Ballet Class: An American History

Oxford Univ. Mar. 2020. 400p. photos. notes. bibliog. index. ISBN 9780190908683. $29.95; ebk. ISBN 9780190908706. MUSIC
Have pink tights and tutus always been a part of American girl culture, or does it just seem that way in certain neighborhoods and social circles? How have ballet classes for casual participants balanced grace, athleticism, modesty, affordability, and realistic goals over the past 100 years? Klapper (history, Rowan Univ.; Jewish Girls Coming of Age in America) explores ballet’s place in American lives, as well as the positive and sometimes limiting perceptions of who can and should take ballet classes. This scholarly work moves quickly through a chronology of American interest in ballet and organizes chapters thematically around the business of teaching ballet, race and ballet, masculine and feminine stereotypes, body image, eating disorders, and more. More than 70 pages of notes and bibliography document Klapper’s research using books, archives, newspapers, and picture books and young adult novels that depict ballet. While many view ballet class as a pursuit for upper-class, slender white girls, Klapper documents historical and current exceptions and looks at dance role models, from Misty Copeland and Michaela DePrince to contestants on Dancing with the Stars.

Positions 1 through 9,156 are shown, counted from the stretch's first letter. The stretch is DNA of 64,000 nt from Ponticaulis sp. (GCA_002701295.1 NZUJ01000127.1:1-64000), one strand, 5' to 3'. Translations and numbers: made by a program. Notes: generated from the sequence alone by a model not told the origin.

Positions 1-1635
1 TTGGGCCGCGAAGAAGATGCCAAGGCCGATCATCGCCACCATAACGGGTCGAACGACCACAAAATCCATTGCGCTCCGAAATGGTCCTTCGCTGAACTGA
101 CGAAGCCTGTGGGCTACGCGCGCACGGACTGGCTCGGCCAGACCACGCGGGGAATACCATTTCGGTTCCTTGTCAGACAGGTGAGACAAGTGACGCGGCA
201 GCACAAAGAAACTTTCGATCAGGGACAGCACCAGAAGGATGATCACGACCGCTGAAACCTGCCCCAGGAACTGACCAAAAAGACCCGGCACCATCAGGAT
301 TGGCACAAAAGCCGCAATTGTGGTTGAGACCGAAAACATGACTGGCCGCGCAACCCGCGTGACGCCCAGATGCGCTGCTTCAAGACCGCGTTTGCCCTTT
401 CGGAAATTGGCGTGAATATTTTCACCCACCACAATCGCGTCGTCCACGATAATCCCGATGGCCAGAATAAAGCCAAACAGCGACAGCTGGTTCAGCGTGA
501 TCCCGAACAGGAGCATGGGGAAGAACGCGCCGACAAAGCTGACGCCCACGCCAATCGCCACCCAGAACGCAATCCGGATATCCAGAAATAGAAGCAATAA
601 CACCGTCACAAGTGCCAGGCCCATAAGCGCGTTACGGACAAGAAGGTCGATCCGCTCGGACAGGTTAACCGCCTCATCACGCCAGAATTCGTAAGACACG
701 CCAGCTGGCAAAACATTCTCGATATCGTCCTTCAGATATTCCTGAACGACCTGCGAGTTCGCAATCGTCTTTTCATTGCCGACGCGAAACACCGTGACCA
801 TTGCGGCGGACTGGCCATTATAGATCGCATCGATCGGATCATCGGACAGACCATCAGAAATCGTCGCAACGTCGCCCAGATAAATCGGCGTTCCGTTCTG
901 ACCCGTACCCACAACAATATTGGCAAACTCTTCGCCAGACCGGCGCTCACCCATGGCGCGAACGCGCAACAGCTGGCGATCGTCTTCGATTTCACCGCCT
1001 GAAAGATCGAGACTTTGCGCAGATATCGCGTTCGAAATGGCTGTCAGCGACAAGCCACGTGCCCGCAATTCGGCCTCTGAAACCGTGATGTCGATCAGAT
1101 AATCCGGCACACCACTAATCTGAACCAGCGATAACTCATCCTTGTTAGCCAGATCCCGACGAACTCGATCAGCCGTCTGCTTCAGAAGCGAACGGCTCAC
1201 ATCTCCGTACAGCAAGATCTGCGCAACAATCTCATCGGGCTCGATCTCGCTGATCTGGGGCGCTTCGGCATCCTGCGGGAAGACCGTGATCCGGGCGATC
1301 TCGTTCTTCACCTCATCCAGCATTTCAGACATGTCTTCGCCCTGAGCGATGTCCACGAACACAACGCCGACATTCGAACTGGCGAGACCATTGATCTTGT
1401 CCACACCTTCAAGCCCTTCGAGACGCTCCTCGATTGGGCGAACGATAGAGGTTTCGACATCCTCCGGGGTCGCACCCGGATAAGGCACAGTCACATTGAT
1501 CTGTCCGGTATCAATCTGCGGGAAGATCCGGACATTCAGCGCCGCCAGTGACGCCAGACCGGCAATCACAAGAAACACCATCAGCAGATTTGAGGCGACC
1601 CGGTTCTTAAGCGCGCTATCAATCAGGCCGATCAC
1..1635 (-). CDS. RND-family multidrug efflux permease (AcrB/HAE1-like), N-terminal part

VERDICT Of interest to dance historians and dedicated ballet aficionados. Consider for academic libraries.

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